2 survey respondents
Location: 5 Ppg Pl Ste 250, Pittsburgh, 15222 PA
Types of Grants Awarded:
For Fiscal Year
Change in Assets FY :
Amount of Grants to Minnesota Nonprofits:
Reviewer 1000 - Grant Applicant - applied in 2019
Of you are an org that is under 5-10 years old,
Applied and not funded
I have written 3-4 requests and been denied each time. Not once, over the years have they asked me to come and talk to them about our goals
Not just Pgh Foundation, but other large foundations tend to give large chunks of money to org #1, who takes a large chunk to administer. The org #2 in turn also takes their administration costs of the to and sends to the next tier of orgs. By the time money filters down to those who do the job, we are told to keep our sites low, under $10k usually. Why not just take the effort to directly support those who are in the heart of the matter? We are the changemakers.
They focus on large orgs, yet call themselves community foundation
They have planted offices in greater pgh area that do offer services.
Reviewer 576 - Grant Applicant - applied in 2017
This is a community foundation. Its staff tend to be excellent listeners and advocates for Pittsburgh nonprofits. They are committed to spreading out their impact, which I think is why grantees may sometimes find themselves receiving less than their requested amounts or being rotated off of the Foundation's grantee list from time to time.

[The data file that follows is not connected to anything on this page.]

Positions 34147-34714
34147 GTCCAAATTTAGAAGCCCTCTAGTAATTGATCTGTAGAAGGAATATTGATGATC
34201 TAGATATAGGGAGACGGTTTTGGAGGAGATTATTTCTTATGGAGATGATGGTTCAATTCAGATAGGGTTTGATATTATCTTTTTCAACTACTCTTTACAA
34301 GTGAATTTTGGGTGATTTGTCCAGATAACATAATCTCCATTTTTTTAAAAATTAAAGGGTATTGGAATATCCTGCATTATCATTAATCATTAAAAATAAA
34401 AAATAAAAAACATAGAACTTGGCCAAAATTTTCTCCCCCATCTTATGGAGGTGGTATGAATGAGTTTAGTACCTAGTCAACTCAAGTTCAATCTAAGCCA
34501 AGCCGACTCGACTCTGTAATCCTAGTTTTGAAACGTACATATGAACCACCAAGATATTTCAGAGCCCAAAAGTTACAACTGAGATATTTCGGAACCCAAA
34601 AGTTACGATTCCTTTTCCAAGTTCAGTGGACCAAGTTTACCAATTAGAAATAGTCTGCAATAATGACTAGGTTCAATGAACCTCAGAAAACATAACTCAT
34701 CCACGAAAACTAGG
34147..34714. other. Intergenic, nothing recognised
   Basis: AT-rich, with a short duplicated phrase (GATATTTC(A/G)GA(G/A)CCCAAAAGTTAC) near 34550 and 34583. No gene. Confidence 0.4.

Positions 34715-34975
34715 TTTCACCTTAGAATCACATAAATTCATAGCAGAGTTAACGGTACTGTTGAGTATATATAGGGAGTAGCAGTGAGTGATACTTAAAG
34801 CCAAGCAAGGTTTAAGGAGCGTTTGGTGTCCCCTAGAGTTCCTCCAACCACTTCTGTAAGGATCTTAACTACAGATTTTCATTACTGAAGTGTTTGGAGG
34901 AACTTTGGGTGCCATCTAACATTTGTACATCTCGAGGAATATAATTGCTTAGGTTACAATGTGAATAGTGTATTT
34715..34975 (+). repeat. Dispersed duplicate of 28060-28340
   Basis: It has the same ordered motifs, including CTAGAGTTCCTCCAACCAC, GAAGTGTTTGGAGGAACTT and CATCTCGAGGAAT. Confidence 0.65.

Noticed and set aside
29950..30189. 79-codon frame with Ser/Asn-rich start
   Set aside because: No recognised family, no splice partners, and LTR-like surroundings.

Positive leader in the field, Risk taker, Culturally sensitive, Likes site visits
Current or former grantee
Funded for lesser amount
Most (not all) Foundation staff members have been easy to reach over phone and email, and the grant officers sometimes connect with grantseekers through community events (such as presentations at the public library's Nonprofit Resource Center).
Their current initiative, 100 Percent Pittsburgh, focuses on supporting education and human service organizations that work to make sure that Pittsburgh's citizens facing major economic and social barriers do not get left behind in the city's rapidly-changing landscape.
I generally admire this funder, but lately I have been concerned that they are perpetuating inequity in the nonprofit field through their hiring practices. In the last year, I have seen them post a number of unpaid internships and a fellowship with extremely murky information about compensation. Currently, they appear to be searching for a consultant with relatively high qualifications to work full-time on a temporary basis at a meager $12 per hour. The local Aldi pays its cashiers better than that. I hope that the leadership transitions occurring at The Pittsburgh Foundation prompt them to reflect internally on their values around equity and access.
The Pittsburgh Foundation reliably speaks out and meaningfully responds to timely issues of inequality and discrimination in the Greater Pittsburgh community and beyond.